Insights into reality

Ever an investigator of knowledge, preferably of understanding, the Seeker, in his retirement, began to investigate extra-sensory phenomena (e.s.p). In his youth, he had read of Prof. Rhine’s work in this field at Duke University.

Having read a recently published tome bringing together the latest perceptions on e.s.p, the Seeker consulted a visiting European clairvoyant, just to see what happened. To his surprise, without even looking at him, she described accurately his family and their tense relationships, then mentioned his very private thought about re-emigrating, and finally advised that his marriage was over. This was news to him, but proven correct.

Such accuracy was impressive, as his previous exposure to clairvoyants, astrologers and ‘fortune tellers’ in an Asian environment had merely increased his inborn scepticism. There had been many amateurs or charlatans around. Yet, he had seen faith-healing and the discovery of lost objects, mainly valuable jewellery.

He then consulted an English clairvoyant, again out of curiosity. To his considerable surprise, on arrival, he was told ‘I have the spirit of your uncle with us. Will you accept him?’ Initially at a loss for words (and thought), he said, ‘I have 3 uncles. Please describe him.’ To his delight, it was clearly his senior uncle, the second-most important man in his life (after his father). His acceptance of the spirit (whom he could not see nor communicate with) enabled a silent dialogue between the clairvoyant and the spirit; he remained tongue-tied, only responding to questions by the clairvoyant.

The introductory statement by the spirit was that “higher beings” had sent him because he was the one the client was “most likely to accept.” The Seeker’s sceptical mind was presumably well known to the spirit world. The consultation ended in a three-way exchange, wherein the spirit displayed his knowledge of what had happened to his nephew after his own death. The spirit then faded away, having left his nephew with some sound suggestions for his future.

This experience left the nephew in a philosophical quandary. The spirit world had never been part of his framework of reference for anything. Ultimately, he realised that he had been exposed to a very significant event. He could not reject it just because it did not fit into any generally acceptable frame of knowledge, beliefs and values. He has since acted on the suggestions received.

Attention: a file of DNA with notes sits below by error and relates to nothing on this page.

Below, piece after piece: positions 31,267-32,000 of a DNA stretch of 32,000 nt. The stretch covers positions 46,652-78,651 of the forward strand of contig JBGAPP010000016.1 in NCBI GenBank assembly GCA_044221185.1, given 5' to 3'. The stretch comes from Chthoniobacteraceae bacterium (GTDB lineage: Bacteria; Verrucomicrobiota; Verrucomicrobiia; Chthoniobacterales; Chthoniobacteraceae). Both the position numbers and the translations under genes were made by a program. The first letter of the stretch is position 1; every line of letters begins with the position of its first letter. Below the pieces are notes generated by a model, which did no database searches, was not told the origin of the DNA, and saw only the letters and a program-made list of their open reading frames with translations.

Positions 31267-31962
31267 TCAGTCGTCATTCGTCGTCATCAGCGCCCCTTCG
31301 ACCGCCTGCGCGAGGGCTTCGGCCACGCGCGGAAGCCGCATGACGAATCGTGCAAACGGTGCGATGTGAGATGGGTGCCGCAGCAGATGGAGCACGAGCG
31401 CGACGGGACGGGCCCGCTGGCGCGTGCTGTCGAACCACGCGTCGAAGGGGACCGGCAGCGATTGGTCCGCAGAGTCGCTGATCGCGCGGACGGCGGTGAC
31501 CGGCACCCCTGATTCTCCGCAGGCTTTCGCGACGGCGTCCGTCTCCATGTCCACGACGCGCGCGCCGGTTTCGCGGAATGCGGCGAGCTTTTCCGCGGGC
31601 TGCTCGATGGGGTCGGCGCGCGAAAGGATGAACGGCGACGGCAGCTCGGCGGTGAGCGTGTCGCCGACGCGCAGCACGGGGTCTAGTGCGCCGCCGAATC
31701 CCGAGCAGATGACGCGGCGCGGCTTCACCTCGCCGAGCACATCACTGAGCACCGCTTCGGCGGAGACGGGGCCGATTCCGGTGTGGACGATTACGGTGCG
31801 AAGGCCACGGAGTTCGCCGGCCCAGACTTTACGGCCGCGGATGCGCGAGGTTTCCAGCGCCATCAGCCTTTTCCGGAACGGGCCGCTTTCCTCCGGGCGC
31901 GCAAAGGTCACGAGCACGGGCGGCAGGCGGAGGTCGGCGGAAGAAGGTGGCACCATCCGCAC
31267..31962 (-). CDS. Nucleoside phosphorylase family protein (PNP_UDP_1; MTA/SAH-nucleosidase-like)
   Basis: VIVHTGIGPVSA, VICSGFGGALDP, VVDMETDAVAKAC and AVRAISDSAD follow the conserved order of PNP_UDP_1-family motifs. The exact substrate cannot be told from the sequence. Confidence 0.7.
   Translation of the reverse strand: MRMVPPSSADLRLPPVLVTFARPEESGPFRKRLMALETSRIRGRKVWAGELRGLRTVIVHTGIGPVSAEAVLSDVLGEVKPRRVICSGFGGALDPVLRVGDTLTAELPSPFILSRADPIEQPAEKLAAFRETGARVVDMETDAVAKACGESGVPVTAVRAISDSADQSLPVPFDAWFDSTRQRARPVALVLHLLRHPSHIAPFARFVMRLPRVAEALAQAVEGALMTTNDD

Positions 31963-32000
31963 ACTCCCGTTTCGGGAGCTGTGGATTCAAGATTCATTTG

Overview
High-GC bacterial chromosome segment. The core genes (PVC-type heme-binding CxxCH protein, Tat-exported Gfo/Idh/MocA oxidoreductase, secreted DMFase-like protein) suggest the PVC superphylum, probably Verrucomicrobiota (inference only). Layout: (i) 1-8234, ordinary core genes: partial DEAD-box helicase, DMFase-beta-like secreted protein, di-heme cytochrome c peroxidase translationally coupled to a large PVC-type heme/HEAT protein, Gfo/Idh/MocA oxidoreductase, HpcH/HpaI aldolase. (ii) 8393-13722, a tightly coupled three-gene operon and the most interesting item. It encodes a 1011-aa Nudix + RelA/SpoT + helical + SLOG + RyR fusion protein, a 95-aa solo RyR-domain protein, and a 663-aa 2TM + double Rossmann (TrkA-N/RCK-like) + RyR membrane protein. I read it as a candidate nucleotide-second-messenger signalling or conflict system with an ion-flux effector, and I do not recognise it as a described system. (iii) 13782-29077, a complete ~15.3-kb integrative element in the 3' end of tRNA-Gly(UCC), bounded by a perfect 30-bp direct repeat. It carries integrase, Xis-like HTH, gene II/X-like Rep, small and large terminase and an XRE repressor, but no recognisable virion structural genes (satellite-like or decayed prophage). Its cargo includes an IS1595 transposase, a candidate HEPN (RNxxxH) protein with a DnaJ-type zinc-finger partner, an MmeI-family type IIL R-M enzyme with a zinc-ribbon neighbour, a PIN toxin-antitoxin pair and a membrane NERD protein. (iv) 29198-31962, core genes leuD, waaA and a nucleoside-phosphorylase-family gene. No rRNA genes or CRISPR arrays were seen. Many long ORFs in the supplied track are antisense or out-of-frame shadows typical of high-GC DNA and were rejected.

The Seeker then consulted another kind of clairvoyant, a spiritual healer, again out of curiosity. An Australian, she offered her client’s past-life experiences as an explanation of certain physical pains of his, which he had not mentioned to anyone.

When he rejected her comments, saying that any of his past-life experiences must surely be available only to him, her reply was that her own spirit guide is a Healer, who is able to read all of the Seeker’s past lives. Strangely, soon after, the Seeker’s pains disappeared.
And, like the English clairvoyant, this Australian healer displayed an ability to sense the presence of the souls or spirits of the Seeker’s dead children. He found this quite disconcerting. How does one deny these events and their significance, or their implications about the reality of human existence?

Then, there is the ‘casual clairvoyant’ who, in a non-consultative contact, could claim to see either a past or the future of the Seeker. She once described the physical appearance of the Seeker’s spirit guide, while conveying his complaint that the Seeker had not been listening to him!

As the historical Lin Yu Tang, a Chinese philosopher of renown, might have said to his imagined porcine pet, ‘Where now, old sow?’

For a rational sceptical person to find, after a lifetime lived to the full, that the spirit world exists, is a great surprise. When the events experienced cannot be denied because of the accuracy of the information made available, and also because the Seeker of knowledge exposed to the events is told that the spirit world is playing a significant role in his life, what is he to do?


Some issues of multiculturalism

“In 1995, The United Nations International Year for Tolerance (and the twentieth anniversary of the enactment of Australia’s Racial Discrimination Act), the then Prime Minister of Australia claimed that there is in Australia ‘no language not spoken, no culture not understood, no religion not practiced.’ It must be true; it was in the news. In any event, this means that we the most culturally diverse nation in the world; or is it only linguistically diverse?